I am glad to report that my mother in-law is thrilled with her new painting and now I can enjoy eating a meal in the same room where the painting hangs.



9 comments:

greggart said...

The improvements you made really added some interest and the color differences is remarkable...good work

Randy Saffle said...

It was good then,but great now.
Just imagine what it will look like ten years from now when you go at it again with even better skills.

Susan Roux said...

Interesting post. I like the foreground in the final painting, but have to admit, there were things in the first that also appealed to me. It clearly shows how an artist's evolution has us perceiving things differently with time. Our methods for capturing certain effects change too. If I had one of my old paintings, loosening up my stroke would be apparent too.

Glad to hear it was well received.

Rusty Jones said...

Thanks ya'll. I think Randy's point is well taken. One of the things that attracts collectors is consistency, but I think they realize the inherent quality we all have to grow and to push ourselves to new heights of artistic ability.

Judy P. said...

It's great studying your changes! One question - you changed the sky from late afternoon to more mid-day, but I thought that original pale cool sky would be morning.
What would an early morning sky be to you, in general?
Thanks Rusty!

Rusty Jones said...

Hey Judy.

My morning sky would have touches of pink in it whereas my late afternoon sky tends to be on the yellowish/green side.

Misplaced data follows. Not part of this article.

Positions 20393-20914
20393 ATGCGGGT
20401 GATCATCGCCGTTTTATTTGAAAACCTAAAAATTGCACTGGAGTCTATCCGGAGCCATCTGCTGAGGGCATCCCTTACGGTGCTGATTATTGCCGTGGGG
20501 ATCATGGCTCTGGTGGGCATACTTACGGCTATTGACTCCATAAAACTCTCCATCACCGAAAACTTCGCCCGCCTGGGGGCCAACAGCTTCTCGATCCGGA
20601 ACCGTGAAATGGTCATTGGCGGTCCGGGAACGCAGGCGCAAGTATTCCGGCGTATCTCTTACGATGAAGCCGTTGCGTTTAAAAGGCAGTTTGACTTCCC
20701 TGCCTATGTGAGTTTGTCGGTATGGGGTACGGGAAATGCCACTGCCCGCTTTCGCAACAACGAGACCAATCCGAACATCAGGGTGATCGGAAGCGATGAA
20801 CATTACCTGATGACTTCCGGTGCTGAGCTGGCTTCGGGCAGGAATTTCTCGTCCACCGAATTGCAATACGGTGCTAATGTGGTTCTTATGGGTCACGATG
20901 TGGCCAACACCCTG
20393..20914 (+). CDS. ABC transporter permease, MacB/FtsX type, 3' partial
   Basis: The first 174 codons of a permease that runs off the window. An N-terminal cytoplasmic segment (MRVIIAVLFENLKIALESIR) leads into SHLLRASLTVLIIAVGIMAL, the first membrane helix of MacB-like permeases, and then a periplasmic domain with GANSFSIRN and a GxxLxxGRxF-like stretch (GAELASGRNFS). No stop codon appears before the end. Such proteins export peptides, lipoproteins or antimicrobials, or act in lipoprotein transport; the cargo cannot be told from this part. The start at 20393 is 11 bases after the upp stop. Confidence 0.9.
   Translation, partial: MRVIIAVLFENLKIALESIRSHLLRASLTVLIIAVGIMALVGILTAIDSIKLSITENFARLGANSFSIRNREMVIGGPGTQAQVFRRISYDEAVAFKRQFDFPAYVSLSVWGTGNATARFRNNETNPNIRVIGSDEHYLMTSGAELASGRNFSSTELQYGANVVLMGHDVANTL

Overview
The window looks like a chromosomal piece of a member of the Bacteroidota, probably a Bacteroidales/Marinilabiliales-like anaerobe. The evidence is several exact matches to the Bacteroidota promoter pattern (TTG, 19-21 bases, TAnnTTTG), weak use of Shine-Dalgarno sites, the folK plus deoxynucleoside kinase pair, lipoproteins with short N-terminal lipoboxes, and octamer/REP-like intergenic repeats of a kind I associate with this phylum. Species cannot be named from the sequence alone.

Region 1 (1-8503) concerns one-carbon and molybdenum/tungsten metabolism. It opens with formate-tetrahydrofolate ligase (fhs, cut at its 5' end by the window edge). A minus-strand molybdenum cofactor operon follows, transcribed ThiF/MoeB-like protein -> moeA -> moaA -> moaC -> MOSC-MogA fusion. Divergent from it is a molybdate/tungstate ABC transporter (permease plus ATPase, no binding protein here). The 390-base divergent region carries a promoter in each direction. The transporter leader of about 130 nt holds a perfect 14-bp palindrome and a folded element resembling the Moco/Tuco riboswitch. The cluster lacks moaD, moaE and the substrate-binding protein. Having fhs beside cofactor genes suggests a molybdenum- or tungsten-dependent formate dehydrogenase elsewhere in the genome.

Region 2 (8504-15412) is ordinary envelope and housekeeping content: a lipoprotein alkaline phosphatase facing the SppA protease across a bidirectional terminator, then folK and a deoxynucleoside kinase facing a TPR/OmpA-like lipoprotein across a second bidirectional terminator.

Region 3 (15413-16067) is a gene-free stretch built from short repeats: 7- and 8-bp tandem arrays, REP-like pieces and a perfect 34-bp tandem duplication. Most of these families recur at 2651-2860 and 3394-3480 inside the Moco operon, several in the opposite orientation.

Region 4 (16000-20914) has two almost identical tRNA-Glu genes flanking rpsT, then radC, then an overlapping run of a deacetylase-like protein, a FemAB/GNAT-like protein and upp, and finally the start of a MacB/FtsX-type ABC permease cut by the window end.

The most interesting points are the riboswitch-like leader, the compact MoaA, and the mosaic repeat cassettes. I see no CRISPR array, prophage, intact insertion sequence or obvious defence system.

If this was a late afternoon sky the left side of the peak would be lit up instead of in shadow like in my painting. When I painted this the first time it was from a photo and I had not seen the peak in real life yet. I have visited it twice since so now I know which way the sun passes over the peak. I did the redo without a photo, but knowing the shadow pattern told me to paint a late morning sky. More blue than pink, but not any yellow yet.

My morning clouds have blue in them and my late afternoon clouds have yellow ochre and some alizarin in them. Hope this helps.

Rusty Jones said...

Hey Judy.

My morning sky would have touches of pink in it whereas my late afternoon sky tends to be on the yellowish/green side.

If this was a late afternoon sky the left side of the peak would be lit up instead of in shadow like in my painting. When I painted this the first time it was from a photo and I had not seen the peak in real life yet. I have visited it twice since so now I know which way the sun passes over the peak. I did the redo without a photo, but knowing the shadow pattern told me to paint a late morning sky. More blue than pink, but not any yellow yet.

My morning clouds have blue in them and my late afternoon clouds have yellow ochre and some alizarin in them. Hope this helps.

Judy P. said...

Yes Rusty- that clears up some ideas in my head I wasn't sure about. Thanks so much, this really helps!

city said...

nice posting.. thanks for sharing.